Don’t go looking for emotional fulfilment

I’ve been struggling with my emotions lately, as I have done quite a few times before. I haven’t been quite sure of what I want, and what is right — and this has affected my life, as well as those who are in my emotional purview, adversely. I don’t know what has been bothering me; I simply know that I have been unhappy sometimes, and I took this as a motivating factor to try and chase happiness.

I’m sure you’ve all heard of the common saying — “Happiness is like a butterfly, the more you try to catch it, the more elusive it gets.” Or something like that, anyway. It’s an adage you might find in children’s books, or on an Instagram/Facebook/Twitter post. It’s known to us all, but somehow, somewhere down the one way road called time, I forgot. You don’t get happiness the same way you achieve goals after months or years of planning and hard work. You don’t decide to search for it, and then find it in a corner of your life that you never thought of before. You get it sometimes, out of the blue, when you least expect it. You must certainly cannot capture it even if you do find it, for then it will wilt into an entirely different thing altogether.

As I grow older and experience more situations and people, I can’t help but long for the view of life I had when I was younger. It was all simple — there are good guys and bad guys, and I am the lead character in my story. I have to ward off the bad guys, and then when I win at life, I frolic with the good guys into the horizon, as happiness surrounds us.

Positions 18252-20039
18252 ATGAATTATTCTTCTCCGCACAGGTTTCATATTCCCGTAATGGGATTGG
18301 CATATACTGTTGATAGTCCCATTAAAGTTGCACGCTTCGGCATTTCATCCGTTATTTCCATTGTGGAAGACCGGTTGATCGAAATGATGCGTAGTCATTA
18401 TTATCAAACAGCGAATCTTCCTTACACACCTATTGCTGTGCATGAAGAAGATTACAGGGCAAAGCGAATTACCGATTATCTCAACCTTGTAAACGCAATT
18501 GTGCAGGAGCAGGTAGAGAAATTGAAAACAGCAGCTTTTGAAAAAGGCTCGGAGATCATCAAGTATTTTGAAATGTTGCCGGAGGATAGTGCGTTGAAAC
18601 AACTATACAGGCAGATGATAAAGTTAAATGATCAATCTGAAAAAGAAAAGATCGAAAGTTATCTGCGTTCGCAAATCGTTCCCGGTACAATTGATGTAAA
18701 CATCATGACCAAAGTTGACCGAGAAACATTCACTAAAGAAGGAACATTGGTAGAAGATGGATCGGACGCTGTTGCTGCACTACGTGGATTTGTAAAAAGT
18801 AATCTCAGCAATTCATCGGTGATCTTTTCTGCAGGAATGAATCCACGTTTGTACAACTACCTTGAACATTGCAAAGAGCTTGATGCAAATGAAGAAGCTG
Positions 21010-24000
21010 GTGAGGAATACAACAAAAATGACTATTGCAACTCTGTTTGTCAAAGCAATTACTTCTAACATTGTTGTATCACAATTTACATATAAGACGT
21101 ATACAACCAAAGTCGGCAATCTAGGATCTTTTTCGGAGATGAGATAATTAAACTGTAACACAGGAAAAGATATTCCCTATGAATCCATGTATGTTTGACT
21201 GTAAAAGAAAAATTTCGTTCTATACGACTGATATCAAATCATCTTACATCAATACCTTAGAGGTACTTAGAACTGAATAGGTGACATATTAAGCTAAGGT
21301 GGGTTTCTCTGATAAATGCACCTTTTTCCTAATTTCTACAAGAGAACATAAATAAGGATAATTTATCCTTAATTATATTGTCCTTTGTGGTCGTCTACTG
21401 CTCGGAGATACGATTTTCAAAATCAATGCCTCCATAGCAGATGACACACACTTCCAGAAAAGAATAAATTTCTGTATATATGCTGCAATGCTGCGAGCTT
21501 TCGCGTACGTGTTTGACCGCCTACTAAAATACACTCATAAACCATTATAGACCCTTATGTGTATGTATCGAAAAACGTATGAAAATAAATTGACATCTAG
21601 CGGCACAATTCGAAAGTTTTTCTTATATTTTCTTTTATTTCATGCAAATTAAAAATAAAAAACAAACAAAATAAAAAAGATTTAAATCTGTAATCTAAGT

But that’s not how simple it is; it isn’t just about being happy or sad. There are other more complicated emotions — pity, longing, jealousy, pride, hurt — and more importantly, there are other more complex aspects to a person’s personality — their past, the difference between who they are and who they want to be, their insecurities, their secrets. It’s a scary world with scary people if you decide to embrace truth. No wonder we all create a a belief system, something that we cling on to. Our very own set of delusions, as harsh as that may seem. I had read once that being honest on a day to day basis is emotionally expensive — never have I read a truer sentence. It is true, if we were to be honest about every one of our feelings and thoughts, every moment in every day, we would be wrecks, and the world would come crashing down with the weight of our thoughts and actions.

In an attempt at being verbose about my emotions, I have let loose a torrent of words that I cannot take back. I was just trying to let people into my life, so that they would understand and appreciate that I am but a human being, and that while I understand their point of view, I still need someone to discount my inadequacies and still appreciate me for who I am. I re-directed my anger and hurt towards myself, because I know everyone has their reasons for behaving the way they do, and I am loyal: I cannot leave someone because of their inadequacies, as long as I count that person as one of my own. I want security and loyalty, because that is the most special thing I can offer to anyone close to me — but perhaps that is not what I need. Perhaps I need to run out, and do things that make me squirm. Security and loyalty are my deepest desires, and yet, they are my biggest enemies. I have lost people because of them, and more importantly, I have lost sight of who I am because of them. Happiness for me is security and loyalty, and I have chased them: only to realize that they’ll be gone if I look towards them, or think about them.

Don’t make the same mistake. If something gives you happiness, sit tight and pretend it’s not that important. Maybe then you’ll have it for longer. Or maybe then you’ll see there’s plenty more to life than chasing happiness.

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